Last night my six-year-old son signs in to MoshiMonsters, the popular online children’s game, which now has over 50 million users worldwide. He is very excited because he got a monthly membership for Christmas so he can now do more with his pet Monster. So while I get dinner started he clicks through to his friends’ tree, the space where children post messages to each other, and lets out a shriek of delight. A pink monster in America called KittyKat wants to be his ‘friend’. “I’m going to send her a message,” he yells and excitedly begins typing. Continue reading
When we were growing up our parents told us that sharing was something good children did. Children who didn’t share were spoilt and would end up with no friends. Today, the more you share the more friends you are likely to have — on Facebook that is. Continue reading
On the evening of Friday 28th October my dear friend Basil sends me a text: “Congratulations on the publication of your book. Well done.” I respond quickly: “Thanks for remembering the date but has it actually been published? There have been no fireworks.”
Don’t worry, he texts back, “I’ve arranged some for tomorrow night and some more on November, 5th.”
On Saturday, on a Harry Potter Muggletour for my daughter’s 11th birthday I surreptitiously peer into bookshops from the South Bank to the West End – no sign anywhere of Is Your Child Safe Online? There are, however, fireworks that night.
On Monday, in Kingston with my mum, we pop into Waterstones. Nothing. By Tuesday, I decide to email my publisher, White Ladder. Has the book actually been published? They respond quickly. Yes indeed it has! It was in the warehouse on Friday, my copies will soon be in the post and they are very pleased with the book. Must say, I know the book is about the online world but I’ll be rather relieved to see a paper version. I was starting to wonder if it only existed in my imagination.
Heartened by the news from the publisher, I visit the Wimbledon Waterstones, my local bookstore. I know they have ordered 200 copies because the publisher told me this on the day I did the BBC radio interviews two weeks ago. It isn’t on the shelf yet so I pluck up the courage to ask when they expect it in.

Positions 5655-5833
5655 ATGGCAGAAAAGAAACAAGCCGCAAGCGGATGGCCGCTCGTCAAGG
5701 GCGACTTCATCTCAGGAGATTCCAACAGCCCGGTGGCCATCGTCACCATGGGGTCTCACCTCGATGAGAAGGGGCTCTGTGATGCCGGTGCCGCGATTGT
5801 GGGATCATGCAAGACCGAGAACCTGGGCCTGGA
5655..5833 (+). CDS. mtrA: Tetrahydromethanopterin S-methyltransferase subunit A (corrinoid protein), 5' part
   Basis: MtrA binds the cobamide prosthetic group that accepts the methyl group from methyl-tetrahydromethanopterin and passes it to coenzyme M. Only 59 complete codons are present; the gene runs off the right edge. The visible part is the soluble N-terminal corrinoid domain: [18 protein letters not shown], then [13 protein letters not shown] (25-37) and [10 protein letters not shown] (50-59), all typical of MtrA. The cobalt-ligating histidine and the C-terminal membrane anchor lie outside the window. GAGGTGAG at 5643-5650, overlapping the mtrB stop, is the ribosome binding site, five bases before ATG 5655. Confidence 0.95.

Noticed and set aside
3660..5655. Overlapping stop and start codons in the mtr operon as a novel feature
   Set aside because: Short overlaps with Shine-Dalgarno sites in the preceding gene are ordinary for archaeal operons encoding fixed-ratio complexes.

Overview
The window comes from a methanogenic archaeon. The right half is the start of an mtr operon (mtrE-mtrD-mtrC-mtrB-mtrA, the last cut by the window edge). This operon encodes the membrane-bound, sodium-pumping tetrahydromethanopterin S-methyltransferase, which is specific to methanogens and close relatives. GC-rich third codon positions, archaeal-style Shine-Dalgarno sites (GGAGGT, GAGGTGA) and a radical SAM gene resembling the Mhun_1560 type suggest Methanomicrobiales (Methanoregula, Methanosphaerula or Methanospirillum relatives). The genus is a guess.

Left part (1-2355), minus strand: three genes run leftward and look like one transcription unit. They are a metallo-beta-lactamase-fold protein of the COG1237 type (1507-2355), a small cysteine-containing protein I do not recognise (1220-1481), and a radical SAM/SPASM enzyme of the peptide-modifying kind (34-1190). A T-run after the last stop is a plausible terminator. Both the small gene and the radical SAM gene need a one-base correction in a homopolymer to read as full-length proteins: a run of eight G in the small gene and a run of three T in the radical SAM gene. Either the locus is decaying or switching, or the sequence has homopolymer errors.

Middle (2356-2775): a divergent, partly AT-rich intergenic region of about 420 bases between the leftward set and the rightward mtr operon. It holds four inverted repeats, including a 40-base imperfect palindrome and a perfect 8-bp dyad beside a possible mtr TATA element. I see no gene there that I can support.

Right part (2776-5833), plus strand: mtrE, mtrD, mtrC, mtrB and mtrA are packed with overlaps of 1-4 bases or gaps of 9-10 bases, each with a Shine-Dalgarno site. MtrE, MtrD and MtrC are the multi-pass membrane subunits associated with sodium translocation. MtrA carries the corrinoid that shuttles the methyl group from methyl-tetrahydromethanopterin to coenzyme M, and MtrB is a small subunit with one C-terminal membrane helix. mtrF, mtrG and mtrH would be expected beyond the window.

At the counter, a young shop assistant asks if he can help. I ask him if the book is on order and he does a quick search. “Yes,” he says, “we have one on order.” My mother raises her eyebrows. I am hoping he means that is my one of the 200 ordered! Nervously, I mutter, “I’m just curious as I wrote the book.”
“Oh,” comes a rather disinterested response, “well it is in the warehouse so I guess not too long now”.
Before my son’s school assembly, one of the Dad’s congratulates me on the publication of my book. I tell him about my experience in Waterstones. “No, no, no,” he says, “you should have walked out, walked back up to the counter and said to him, look sir, can we try this again, please. You see, I am the author.”
It makes me laugh. But, I am after all, just another author in a country where over 200,000 new books are published each year – that is over 550 a day.
Okay, so it may not be the next Harry Potter (or War and Peace) but, even if I say so myself, it is a serious book written in an accessible way which I believe will give parents plenty to think about as well as practical advice. In the playground, one Mum tells me she really worries about her children online and thinks there is a need for it. I hope others will too.
After 13 interviews in a row with the BBC’s regional radio stations yesterday about my book Is Your Child Safe Online?, friends and family have been ringing to ask if they can listen again. Having played back the five that were live, and feeling very much like my own worst enemy, I’m not sure they should listen to any but in the interests of publicity here goes. Continue reading
After six months of fascinating research my book Is Your Child Safe Online: a Parent’s Guide to the internet, Facebook, Mobile Phones and other New Media is finally in production. In the course of research I have interviewed a wide cross section of people from child psychologists to computer scientists, teachers, academics, criminologists, parents, children and experts from the industry. It is due out in October and will be published by White Ladder.
Rising food prices and the link to political instability have been a core theme across global media in recent weeks, following the release of United Nations updated food price index in January. That was bad news; for seven consecutive months the index rose, in both real and nominal terms, to highest levels since records began in 1990. And the forecasts do not look good either Abdolreza Abbassian, a UN Food and Agricultural Organisation economist and grains expert, says “high prices are likely to persist in the months to come”. Continue reading
For parents over, give-or-take, the age of the 35 the ease and familiarity with which children use technology today is at best perplexing and at worst terrifying. Now, according to the editorial in the latest issue of Psychologies magazine, there is some evidence to suggest that computers may cause psychological problems in later life. The magazine cites a study by Bristol University’s Angie Page (more on this here) which finds that children spending over two hours a day at a computer screen have a 60 per cent higher risk of psychological problems. So, for those of us whose childhood memories are of wind-in-the-hair freedom, Ladybird books and spot of benign telly when the nights drew this is something of a relief. The computer after all, must be to blame for poor literacy skills, increases in violence and the rise in teenage pregnancies – the list goes on. It is certainly a view the Daily Mail would have us believe. Continue reading